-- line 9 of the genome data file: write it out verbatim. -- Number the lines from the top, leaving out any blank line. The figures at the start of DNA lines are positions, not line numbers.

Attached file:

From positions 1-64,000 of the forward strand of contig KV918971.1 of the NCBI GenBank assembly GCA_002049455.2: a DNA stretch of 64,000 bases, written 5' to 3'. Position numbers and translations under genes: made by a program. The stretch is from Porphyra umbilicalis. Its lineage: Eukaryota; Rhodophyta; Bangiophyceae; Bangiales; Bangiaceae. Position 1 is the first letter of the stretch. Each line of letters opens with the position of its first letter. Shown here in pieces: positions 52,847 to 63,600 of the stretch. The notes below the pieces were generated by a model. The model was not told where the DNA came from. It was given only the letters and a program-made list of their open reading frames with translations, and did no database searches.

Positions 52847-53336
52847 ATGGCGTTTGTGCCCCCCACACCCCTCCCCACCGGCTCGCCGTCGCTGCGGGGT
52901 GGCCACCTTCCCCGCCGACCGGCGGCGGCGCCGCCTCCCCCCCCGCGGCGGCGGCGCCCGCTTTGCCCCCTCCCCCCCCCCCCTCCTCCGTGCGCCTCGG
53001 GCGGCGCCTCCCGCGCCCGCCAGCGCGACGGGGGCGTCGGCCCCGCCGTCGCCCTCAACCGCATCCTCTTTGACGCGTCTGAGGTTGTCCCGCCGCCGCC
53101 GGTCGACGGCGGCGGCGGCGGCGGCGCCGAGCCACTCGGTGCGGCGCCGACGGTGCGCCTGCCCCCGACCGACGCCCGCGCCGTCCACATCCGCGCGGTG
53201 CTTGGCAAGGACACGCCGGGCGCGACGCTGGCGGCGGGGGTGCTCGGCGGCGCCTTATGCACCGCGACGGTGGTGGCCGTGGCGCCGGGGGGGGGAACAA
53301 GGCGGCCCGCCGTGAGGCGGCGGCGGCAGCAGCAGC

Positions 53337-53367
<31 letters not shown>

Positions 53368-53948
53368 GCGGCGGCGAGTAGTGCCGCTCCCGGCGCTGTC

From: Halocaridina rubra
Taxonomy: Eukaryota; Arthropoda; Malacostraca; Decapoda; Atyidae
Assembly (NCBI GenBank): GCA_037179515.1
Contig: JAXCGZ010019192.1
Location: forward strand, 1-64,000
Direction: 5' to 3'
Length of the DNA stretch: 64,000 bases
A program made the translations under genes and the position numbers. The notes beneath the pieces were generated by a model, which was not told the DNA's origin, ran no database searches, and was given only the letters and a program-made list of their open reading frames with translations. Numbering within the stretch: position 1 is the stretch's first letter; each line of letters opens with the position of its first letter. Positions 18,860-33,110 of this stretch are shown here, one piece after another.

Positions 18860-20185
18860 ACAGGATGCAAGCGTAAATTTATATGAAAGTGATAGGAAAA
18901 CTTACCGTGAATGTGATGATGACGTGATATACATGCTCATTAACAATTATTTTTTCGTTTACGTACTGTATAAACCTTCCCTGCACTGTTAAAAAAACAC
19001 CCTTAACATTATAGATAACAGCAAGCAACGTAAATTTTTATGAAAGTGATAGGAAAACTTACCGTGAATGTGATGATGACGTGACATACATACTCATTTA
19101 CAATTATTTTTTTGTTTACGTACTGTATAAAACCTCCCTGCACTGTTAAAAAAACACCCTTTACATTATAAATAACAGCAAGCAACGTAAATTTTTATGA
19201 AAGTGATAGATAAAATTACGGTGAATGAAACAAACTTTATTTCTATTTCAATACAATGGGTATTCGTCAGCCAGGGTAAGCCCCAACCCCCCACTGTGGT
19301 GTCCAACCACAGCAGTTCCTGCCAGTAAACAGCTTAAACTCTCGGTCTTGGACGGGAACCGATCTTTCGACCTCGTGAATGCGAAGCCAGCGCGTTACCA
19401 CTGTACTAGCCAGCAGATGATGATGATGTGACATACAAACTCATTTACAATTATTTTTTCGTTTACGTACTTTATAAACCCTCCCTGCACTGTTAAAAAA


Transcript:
Positions 53337-53367